The Washington Post is continuing to run articles which look at migration and its impact on El Salvador. Today's article looks at how the money sent home to El Salvador is pushing up prices in the country. Here is an excerpt: With more dollars [from remittances] chasing limited commodities such as land and housing, prices are rising. And because El Salvador imports most of its goods from nations that can make them less expensively, the consumption boom isn't creating an increase in jobs. Meanwhile, the ready supply of desperate workers from the even poorer Central American countries of Nicaragua and Honduras keeps down wages for existing low-skill jobs -- making it difficult for the Salvadorans who hold them to make ends meet. The impact of this dynamic is visible across this eastern stretch of the country, from which much of the Salvadoran migration to the United States has originated. On small, family-run dairy farms that have dotted the area for generations, most ranch h

What Salvadoran bloggers are saying -- tourism and gold mining

Salvadoran bloggers often ponder what types of economic development can best help the country lift the overall status of its people. There is general agreement that tourism would be good for the country, but what kind of tourism? Hunnapuh explores the advantages El Salvador has from its small size -- one can go from a cool mountaintop rainforest to sunny beaches and seafood dinners in just a few hours. The biggest barrier he finds to the growth of tourism is the actual and perceived rate of violent crime in the country which repels tourists, even though the areas of high crime and gangs are fairly localized. Salvadoran bloggers like the idea of "coffee tourism." El Visitador , discussed the possibility of tourism involving the El Salvador's coffee industry and the process of growing, harvesting and roasting El Salvador's gourmet coffees. He was commenting on a recent blog entry by award winning coffee brewer Jim Seven describing his recent visit to the coffee f

Romero sainthood blog

There is a new blog set up to provide "the inside track on the beatification cause of archbishop Romero of El Salvador" called POSITIO SUPER MARTYRIO . One of its initial posts is a lengthy look at whether Romero was a Christian martyr "killed in hatred of the faith." The beatification blog is brought to us by the same people who maintain the San Romero mailing list , and who are kind enough to republish many of the posts you read here on Tim's El Salvador Blog .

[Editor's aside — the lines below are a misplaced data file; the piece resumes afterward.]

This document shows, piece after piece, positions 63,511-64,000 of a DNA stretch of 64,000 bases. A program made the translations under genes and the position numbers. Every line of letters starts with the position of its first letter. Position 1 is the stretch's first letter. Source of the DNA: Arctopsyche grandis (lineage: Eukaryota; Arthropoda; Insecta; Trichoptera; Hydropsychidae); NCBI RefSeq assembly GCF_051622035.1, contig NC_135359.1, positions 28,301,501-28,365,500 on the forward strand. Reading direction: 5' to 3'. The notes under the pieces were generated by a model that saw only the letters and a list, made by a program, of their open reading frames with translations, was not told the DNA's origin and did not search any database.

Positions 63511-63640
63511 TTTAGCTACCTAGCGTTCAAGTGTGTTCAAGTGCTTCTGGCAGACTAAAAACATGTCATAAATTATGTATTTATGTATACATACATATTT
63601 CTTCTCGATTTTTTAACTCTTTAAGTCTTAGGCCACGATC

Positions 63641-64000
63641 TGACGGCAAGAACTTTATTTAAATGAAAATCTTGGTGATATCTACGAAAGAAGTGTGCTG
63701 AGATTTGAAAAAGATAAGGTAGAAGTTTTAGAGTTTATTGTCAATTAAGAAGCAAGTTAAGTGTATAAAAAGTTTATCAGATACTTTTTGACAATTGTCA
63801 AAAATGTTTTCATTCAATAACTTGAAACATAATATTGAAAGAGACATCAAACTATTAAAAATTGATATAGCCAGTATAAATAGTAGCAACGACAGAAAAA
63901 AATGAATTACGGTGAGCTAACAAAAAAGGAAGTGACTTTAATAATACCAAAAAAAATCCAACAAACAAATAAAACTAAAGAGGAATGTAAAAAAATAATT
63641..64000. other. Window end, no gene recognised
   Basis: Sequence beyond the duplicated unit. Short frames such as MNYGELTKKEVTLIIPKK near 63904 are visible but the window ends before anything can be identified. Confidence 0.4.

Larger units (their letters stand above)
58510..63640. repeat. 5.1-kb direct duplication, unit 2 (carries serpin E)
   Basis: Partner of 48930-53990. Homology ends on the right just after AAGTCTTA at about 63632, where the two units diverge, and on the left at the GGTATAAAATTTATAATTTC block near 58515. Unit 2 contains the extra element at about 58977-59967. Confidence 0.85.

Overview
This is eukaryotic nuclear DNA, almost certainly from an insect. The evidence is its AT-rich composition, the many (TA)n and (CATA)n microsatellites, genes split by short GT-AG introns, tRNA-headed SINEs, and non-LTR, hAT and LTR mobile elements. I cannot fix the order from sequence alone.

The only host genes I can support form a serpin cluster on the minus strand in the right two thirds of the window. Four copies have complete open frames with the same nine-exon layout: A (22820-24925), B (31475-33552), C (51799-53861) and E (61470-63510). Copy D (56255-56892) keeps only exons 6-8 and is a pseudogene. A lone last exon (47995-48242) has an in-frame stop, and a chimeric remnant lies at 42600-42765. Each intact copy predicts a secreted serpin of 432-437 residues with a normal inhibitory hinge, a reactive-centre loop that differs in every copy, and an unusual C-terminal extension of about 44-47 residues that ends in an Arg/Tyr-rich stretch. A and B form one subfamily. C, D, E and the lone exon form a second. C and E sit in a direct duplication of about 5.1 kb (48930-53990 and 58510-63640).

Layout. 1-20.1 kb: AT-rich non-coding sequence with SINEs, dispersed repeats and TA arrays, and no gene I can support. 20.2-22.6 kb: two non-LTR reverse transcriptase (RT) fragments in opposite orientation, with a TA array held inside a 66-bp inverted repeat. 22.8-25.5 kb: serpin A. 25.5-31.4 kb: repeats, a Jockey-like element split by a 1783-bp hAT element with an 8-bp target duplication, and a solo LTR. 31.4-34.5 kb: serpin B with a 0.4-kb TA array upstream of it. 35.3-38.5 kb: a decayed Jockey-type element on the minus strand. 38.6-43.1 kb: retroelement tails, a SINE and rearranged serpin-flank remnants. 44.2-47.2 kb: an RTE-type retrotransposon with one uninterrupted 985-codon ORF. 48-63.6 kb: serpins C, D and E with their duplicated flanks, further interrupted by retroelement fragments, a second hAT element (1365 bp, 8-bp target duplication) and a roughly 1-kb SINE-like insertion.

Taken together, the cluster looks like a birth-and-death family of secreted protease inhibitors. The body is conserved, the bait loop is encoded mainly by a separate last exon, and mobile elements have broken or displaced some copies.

Political patronage prevails as municipal workers are fired

In many municipalities throughout El Salvador, May 1 brought governments run by different political parties into power. What has followed in many locations is the firing of municipal workers so that the new administration can give jobs to its political sympathizers. La Prensa Grafica reports that such firings are not just of senior level personnel or heads of departments -- the people being fired are truck drivers, service people and clerks. Nor is the problem limited to a single political party, each party seems to be determined to award the spoils of victory to its supporters. Beatrice Carrillo, El Salvador's human rights ombudswoman, announced that she was opening an official inquiry into the firings.

High price of gold encourages mining in El Salvador

The price of gold went above $700 this week. Gold is approaching its all time high, and some analysts expect the price to stay high. As the price of gold has climbed, so has the economic incentive to pursue gold mining in El Salvador. This can be seen in the increasingly frequent announcements by gold mining companies of progress in their exploration of the Salvadoran countryside. Pacific Rim, a Canadian company with the largest operations in El Salvador announced this week "the best hole drilled yet" on its El Dorado project. Silver Crest Mines reported progress on its El Zapote project. Intrepid Minerals reported on a "promising new prospect" and plans to increase activity throughout 2006. My view of gold mining in El Salvador: Gold mining is not inherently evil . Let's face it -- El Salvador has few enough natural resources or other sources of wealth and if gold may be a way to improve the fortunes of the country then it should be explored. Environm

Thinking about a tourism industry for El Salvador